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Ekadashi Fasting and Mahatma Gandhi

Ekadasi fasting is observed by Hindus on the eleventh day of a lunar fortnight. Mahatma Gandhi belonged to a Vaishnavite family which observed the fasting dedicated to Lord Vishnu scrupulously. Gandhiji too as a boy joined in the Ekadasi fasting.

While in South African and experimenting in dietetics, Gandhiji adopted an exclusively fruit diet and observed a complete fast on Ekadashi.

The fasting was more in the nature of an exercise in self-restraint.

He wrote in his autobiography, ‘The Story of My Experiments with Truth’, that passion in man is generally co-existent with a hankering after the pleasures of the palate and so it was with him. He had encountered many difficulties in trying to control passion as well as taste. Thus, as discipline for both passion and palate, he experimented with fasting.

It was at the Tolstoy Farm in South Africa that Gandhiji really took to complete fasting when he saw that a friend benefited by it. The friend was Herman Kallenbach, a German, who bought 1,100 acres of land at Lawley, about thirty kilometers away from Johannesburg and handed it over to Gandhiji.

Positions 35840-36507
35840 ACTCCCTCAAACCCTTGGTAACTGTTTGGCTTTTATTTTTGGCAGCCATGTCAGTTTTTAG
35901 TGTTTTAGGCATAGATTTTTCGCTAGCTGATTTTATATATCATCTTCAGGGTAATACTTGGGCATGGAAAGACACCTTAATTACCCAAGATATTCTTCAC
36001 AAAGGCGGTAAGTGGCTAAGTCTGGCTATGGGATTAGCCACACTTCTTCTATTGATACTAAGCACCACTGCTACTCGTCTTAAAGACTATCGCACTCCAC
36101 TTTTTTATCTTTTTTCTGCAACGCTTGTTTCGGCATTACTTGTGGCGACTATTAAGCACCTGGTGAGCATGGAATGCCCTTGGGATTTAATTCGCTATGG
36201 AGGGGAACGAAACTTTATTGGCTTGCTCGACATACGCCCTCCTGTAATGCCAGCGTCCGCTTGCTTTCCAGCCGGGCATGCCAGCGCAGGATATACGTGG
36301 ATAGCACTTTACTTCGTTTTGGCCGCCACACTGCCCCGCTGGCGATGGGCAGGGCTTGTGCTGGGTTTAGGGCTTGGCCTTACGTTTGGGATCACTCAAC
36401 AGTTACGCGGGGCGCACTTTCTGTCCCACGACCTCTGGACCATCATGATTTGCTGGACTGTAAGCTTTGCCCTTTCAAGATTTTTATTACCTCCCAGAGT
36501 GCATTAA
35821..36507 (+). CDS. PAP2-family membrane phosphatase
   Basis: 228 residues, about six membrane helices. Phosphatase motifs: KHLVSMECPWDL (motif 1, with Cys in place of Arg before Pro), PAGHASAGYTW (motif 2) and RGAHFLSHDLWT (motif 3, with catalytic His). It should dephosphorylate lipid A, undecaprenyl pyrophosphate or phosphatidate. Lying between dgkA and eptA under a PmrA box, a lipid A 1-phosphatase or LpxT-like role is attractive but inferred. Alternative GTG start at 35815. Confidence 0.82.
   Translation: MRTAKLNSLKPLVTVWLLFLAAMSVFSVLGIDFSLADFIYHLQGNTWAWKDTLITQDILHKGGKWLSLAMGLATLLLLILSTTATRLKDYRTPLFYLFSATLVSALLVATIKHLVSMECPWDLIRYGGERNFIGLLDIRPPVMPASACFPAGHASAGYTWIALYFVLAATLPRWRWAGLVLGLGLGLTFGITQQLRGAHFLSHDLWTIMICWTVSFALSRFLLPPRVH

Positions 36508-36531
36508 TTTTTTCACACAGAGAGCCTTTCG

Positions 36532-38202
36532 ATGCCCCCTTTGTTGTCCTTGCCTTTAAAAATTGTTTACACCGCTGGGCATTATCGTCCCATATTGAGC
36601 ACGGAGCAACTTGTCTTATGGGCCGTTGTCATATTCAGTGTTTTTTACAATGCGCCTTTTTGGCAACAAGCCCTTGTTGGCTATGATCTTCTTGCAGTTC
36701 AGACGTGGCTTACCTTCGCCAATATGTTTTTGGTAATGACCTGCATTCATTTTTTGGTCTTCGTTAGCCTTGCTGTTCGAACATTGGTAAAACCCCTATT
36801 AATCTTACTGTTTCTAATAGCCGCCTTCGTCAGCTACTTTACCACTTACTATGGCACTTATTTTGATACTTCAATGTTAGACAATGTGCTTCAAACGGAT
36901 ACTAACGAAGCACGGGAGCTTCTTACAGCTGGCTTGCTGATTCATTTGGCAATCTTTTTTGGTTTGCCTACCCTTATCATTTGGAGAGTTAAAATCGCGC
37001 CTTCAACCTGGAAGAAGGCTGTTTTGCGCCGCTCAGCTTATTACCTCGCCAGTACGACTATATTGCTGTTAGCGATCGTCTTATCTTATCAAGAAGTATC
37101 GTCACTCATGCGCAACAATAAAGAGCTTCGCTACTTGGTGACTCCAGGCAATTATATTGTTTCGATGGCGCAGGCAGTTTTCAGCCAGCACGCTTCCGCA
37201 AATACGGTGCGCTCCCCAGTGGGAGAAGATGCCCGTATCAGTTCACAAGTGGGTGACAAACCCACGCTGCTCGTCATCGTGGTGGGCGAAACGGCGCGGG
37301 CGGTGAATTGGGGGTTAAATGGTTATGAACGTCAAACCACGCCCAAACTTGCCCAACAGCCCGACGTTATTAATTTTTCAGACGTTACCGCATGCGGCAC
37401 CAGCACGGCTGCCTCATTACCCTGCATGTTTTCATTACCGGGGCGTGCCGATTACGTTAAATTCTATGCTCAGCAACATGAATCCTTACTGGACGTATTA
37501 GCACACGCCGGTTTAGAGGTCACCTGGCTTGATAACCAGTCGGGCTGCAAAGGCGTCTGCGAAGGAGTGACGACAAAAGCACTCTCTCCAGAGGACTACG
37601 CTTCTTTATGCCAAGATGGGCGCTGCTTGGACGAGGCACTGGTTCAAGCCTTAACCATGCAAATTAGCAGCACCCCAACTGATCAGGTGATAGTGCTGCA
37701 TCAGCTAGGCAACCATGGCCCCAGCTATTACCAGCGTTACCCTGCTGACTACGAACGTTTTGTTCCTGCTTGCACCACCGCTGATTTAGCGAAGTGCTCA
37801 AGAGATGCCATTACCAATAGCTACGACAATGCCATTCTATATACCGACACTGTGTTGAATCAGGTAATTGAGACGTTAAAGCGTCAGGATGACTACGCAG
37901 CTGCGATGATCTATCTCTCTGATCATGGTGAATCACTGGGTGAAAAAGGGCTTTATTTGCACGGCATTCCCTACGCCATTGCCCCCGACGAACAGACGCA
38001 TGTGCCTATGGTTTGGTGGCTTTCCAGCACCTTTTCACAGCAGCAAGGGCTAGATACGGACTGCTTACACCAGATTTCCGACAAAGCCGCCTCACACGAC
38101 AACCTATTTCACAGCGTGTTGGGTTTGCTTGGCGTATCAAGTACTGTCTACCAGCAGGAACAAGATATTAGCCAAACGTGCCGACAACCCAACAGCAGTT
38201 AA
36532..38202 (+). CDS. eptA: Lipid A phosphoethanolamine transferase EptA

This came to be known as the Tolstoy Farm, where in the families of the Indian satyagrahis were settled and taken care of.

Gandhiji gave up milk and cereals and started living on a fruit diet. At the same time, he started observing a complete fast on Ekadasi day. He also observed a fast from morning to evening during the month of Shravan (June – July).

In Gandhiji’s view, fasting was one of the means to the end of self-restraint. He also believed that physical fasting should be accompanied by mental fasting.

Later in his life, Gandhiji was to use fasting as the means of securing justice from mill owners, indigo planters and the government. Thus what began as a religious discipline in self-denial, was transformed by Gandhiji into a socio-political instrument for ensuring justice and fair play in public life. It was what he called the use of soul-force.



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